3 Steps to Overcome Worry and Find Peace

Depression In Young Age

It’s possible to find peace.

I have a small admission to make.

I tend to worry a lot.

No, I’m not a chronic worrier that sweats the small stuff, like if my favorite brand of green tea is in stock at the grocery store, or if my favorite wide-receiver will be available in my fantasy football draft.

I worry about if I’m being the best father that I can possibly be for my little girls. I worry about whether or not this blog is making a meaningful difference in anyone’s life. I worry about if I’m making the best choices on a daily basis to improve my physical, emotional and mental health.

A few years ago, these worries would eat me alive every waking moment of my life. Thankfully, those days are over. Things are very different in my life now, and I have these two simple, life-changing epiphanies to thank for it:

1) Worrying serves no useful purpose whatsoever.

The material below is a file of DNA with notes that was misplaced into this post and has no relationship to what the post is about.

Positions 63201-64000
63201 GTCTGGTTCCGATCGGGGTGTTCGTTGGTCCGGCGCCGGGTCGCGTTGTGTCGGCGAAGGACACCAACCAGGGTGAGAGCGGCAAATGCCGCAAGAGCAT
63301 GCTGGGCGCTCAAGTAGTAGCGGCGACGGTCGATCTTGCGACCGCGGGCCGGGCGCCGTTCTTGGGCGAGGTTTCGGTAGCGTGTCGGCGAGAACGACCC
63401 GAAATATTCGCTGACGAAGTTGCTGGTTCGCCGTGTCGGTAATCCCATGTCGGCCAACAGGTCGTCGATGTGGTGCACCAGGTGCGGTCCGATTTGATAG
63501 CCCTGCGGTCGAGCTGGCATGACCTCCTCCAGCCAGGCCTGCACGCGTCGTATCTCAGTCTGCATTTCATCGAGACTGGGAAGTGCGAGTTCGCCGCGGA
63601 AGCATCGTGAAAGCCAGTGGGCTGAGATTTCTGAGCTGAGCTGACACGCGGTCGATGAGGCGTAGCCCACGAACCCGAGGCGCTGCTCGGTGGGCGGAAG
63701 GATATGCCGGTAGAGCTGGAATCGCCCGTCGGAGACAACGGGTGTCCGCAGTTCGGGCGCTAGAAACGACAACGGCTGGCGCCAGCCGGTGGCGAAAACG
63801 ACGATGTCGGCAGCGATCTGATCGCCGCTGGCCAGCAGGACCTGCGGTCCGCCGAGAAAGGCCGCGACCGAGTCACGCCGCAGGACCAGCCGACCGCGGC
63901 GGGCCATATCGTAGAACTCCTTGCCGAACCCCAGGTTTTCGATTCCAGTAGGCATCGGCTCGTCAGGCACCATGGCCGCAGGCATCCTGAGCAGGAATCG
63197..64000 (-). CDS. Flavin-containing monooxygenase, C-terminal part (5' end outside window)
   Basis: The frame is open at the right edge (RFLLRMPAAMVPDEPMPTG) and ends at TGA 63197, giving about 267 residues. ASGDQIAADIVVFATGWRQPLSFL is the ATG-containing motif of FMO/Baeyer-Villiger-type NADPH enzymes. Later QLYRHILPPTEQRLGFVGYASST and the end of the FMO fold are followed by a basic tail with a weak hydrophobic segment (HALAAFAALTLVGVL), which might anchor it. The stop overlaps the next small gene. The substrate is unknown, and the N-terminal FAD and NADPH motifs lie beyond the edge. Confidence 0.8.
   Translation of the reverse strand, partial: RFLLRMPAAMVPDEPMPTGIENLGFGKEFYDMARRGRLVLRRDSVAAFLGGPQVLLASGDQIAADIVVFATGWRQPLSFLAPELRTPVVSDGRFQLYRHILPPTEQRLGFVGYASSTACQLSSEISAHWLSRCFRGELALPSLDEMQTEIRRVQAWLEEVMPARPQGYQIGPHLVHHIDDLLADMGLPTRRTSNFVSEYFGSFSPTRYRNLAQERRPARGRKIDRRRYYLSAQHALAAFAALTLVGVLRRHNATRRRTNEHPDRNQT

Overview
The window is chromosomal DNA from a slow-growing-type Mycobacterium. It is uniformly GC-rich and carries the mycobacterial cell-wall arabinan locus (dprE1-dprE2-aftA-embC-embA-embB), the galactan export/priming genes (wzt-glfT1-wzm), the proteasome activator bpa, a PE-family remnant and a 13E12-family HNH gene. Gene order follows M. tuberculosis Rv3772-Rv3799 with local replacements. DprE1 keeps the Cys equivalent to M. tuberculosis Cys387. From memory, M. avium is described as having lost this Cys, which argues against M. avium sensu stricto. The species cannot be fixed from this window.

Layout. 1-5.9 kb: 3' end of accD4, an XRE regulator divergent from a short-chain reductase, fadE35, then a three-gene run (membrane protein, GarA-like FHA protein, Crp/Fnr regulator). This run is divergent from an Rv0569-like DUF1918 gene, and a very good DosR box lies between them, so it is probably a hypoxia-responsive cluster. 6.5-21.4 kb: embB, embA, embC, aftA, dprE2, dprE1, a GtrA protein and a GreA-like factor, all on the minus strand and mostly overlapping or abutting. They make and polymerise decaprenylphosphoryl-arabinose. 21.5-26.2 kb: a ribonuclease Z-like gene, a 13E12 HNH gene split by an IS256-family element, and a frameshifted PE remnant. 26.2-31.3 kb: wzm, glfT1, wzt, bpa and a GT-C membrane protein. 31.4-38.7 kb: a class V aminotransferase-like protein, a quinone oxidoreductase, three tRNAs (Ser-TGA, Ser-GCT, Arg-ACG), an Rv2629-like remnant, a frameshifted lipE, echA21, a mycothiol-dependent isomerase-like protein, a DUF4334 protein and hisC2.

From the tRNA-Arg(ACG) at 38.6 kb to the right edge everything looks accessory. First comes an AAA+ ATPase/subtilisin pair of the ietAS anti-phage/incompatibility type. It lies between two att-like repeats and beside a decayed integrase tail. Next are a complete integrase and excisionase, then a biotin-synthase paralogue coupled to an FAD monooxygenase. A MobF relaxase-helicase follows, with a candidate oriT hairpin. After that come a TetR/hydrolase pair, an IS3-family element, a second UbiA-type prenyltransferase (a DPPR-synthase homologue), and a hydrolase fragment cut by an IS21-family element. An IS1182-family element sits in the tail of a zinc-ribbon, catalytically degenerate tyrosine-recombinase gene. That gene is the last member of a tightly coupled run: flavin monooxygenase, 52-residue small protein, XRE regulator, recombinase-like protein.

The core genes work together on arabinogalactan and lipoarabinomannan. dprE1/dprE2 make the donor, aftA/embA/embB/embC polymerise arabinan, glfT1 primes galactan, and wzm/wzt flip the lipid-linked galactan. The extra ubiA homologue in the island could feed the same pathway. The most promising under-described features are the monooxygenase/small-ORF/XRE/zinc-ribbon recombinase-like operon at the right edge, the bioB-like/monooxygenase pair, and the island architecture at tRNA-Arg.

2) I have complete control to ensure that worrying doesn’t control my life and mess with my inner peace.

I know that I will probably never stop worrying, but I always have the power to determine the influence that my worries will have over my life.

This is a game-changing concept, and if you struggle with excessive worrying, hopefully this blog post will help.

The Uselessness of Worrying

Worrying does not empty tomorrow of its troubles, it empties today of its strength.” -Corrie Ten Boom

Excessive worrying, just like chronic complaining, is one of the most unhealthy and destructive habits we can engage in if we sincerely care about living a positive life.

Unlike chronic complaining where everyone is pretty much onboard about its uselessness, there are some people out there who think that excessive worrying has a positive purpose. It’s as if they believe that by constantly dwelling on potential disasters, they will be better equipped to deal with those disasters if/when they come.